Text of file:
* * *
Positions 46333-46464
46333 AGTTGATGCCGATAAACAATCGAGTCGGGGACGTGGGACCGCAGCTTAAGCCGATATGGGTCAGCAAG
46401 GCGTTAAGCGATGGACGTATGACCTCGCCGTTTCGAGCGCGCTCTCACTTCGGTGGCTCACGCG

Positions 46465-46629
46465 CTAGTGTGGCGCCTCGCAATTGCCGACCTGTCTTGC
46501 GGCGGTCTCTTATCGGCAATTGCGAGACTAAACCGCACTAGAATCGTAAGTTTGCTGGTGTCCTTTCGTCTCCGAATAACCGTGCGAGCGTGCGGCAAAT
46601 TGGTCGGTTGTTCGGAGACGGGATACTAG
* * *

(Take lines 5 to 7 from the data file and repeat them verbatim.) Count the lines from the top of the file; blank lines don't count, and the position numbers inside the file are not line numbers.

46465 CTAGTGTGGCGCCTCGCAATTGCCGACCTGTCTTGC
46501 GGCGGTCTCTTATCGGCAATTGCGAGACTAAACCGCACTAGAATCGTAAGTTTGCTGGTGTCCTTTCGTCTCCGAATAACCGTGCGAGCGTGCGGCAAAT
46601 TGGTCGGTTGTTCGGAGACGGGATACTAG